Dusty Rhoads put his cart away and started back to his barracks.
How can it have been worth while to cart away the marble columns?
Those who trespass on their neighbour's land, and cart away his corn.
He had no luggage at all on his arrival and had much to cart away.
Then the coal-man drew his horse and cart away, and set to work with a spade to fill the little coal-place.
I haven't even got the price of the wagon that might be needed to cart away the gold.
Anyone who liked to cart away a few loads for the purpose of gravelling his garden-path was at liberty to do so.
What remains of these buildings would not be worth the while to cart away as old bricks.
I therefore set all hands to work to cart away the snow from the starboard side—a job which took about two days.
The property lies so low that we wont have to cart away a single load of our excavation.
c.1200, from Old Norse kartr or a similar Scandinavian source, akin to and replacing Old English cræt "cart, wagon, chariot," perhaps originally "body of a cart made of wickerwork, hamper" and related to Middle Dutch cratte "woven mat, hamper," Dutch krat "basket," Old English cradol (see cradle (n.)). To put the cart before the horse in a figurative sense is from 1510s in those words; the image in other words dates to mid-14c.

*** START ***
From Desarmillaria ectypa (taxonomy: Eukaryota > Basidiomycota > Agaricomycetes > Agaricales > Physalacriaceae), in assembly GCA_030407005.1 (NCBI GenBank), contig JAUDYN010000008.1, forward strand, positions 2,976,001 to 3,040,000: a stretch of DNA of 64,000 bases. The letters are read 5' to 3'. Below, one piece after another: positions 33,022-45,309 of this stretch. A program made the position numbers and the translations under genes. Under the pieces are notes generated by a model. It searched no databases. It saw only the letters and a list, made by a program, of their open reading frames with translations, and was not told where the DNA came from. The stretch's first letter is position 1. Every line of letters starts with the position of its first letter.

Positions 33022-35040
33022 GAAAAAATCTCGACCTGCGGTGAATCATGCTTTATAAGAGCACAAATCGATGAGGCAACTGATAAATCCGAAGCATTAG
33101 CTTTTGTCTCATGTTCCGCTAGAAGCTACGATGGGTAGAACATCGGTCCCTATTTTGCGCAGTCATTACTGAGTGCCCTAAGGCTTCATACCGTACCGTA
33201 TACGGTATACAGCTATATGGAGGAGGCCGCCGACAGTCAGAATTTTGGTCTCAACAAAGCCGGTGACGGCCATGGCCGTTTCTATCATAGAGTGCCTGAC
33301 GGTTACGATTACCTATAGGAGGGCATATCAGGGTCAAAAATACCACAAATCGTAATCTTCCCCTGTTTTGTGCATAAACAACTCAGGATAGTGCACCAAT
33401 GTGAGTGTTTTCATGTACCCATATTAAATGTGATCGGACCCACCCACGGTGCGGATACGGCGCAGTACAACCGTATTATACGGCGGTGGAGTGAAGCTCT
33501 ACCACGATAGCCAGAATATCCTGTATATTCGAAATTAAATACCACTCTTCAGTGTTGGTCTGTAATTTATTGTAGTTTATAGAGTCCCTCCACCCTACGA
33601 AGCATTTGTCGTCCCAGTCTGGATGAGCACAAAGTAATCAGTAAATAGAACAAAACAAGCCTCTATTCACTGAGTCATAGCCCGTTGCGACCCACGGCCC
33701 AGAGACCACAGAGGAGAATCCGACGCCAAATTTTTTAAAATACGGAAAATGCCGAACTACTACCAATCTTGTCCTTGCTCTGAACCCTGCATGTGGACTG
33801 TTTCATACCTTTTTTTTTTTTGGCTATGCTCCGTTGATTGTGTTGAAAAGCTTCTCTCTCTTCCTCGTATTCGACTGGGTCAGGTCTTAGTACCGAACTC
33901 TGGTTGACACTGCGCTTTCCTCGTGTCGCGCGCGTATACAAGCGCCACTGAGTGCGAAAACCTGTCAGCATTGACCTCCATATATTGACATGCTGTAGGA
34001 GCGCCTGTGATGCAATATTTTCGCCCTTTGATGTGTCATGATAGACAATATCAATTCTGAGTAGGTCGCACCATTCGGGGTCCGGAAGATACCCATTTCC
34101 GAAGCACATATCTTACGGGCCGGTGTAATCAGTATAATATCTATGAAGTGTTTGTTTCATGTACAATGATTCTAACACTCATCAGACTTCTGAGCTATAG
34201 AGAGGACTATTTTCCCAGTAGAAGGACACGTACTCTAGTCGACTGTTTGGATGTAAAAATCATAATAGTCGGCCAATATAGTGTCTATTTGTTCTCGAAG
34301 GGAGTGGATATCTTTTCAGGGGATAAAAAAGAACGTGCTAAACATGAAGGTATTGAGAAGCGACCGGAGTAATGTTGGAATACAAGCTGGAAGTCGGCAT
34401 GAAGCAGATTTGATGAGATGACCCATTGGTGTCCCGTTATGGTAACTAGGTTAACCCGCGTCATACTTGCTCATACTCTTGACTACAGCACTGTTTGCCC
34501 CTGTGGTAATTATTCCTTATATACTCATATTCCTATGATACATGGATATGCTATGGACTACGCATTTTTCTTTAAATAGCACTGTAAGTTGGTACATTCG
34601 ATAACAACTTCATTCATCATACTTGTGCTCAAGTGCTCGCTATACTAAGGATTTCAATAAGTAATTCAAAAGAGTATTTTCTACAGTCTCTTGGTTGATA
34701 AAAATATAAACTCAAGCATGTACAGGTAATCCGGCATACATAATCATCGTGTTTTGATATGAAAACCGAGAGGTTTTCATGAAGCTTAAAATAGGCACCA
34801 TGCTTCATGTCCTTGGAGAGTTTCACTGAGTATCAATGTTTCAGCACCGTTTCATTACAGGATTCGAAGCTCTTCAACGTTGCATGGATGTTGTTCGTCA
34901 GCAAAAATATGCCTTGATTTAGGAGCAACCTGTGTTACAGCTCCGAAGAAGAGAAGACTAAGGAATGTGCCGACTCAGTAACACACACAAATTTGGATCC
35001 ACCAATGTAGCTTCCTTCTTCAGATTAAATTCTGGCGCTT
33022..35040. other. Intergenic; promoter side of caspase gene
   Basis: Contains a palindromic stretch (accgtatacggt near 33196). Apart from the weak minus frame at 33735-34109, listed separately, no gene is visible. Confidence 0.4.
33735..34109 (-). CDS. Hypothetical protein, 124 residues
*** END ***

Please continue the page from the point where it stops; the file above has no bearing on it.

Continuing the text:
"to carry in a cart," late 14c., from cart (n.). Related: Carted; carting.
To transport; move; take: I carted him over to the drug store/ Jesse James could have waltzed in there and carted off all the patio furniture (1880s+)
a vehicle moving on wheels, and usually drawn by oxen (2 Sam. 6:3). The Hebrew word thus rendered, _'agalah_ (1 Sam. 6:7, 8), is also rendered "wagon" (Gen. 45:19). It is used also to denote a war-chariot (Ps. 46:9). Carts were used for the removal of the ark and its sacred utensils (Num. 7:3, 6). After retaining the ark amongst them for seven months, the Philistines sent it back to the Israelites. On this occasion they set it in a new cart, probably a rude construction, with solid wooden wheels like that still used in Western Asia, which was drawn by two milch cows, which conveyed it straight to Beth-shemesh. A "cart rope," for the purpose of fastening loads on carts, is used (Isa. 5:18) as a symbol of the power of sinful pleasures or habits over him who indulges them. (See CORD.) In Syria and Palestine wheel-carriages for any other purpose than the conveyance of agricultural produce are almost unknown.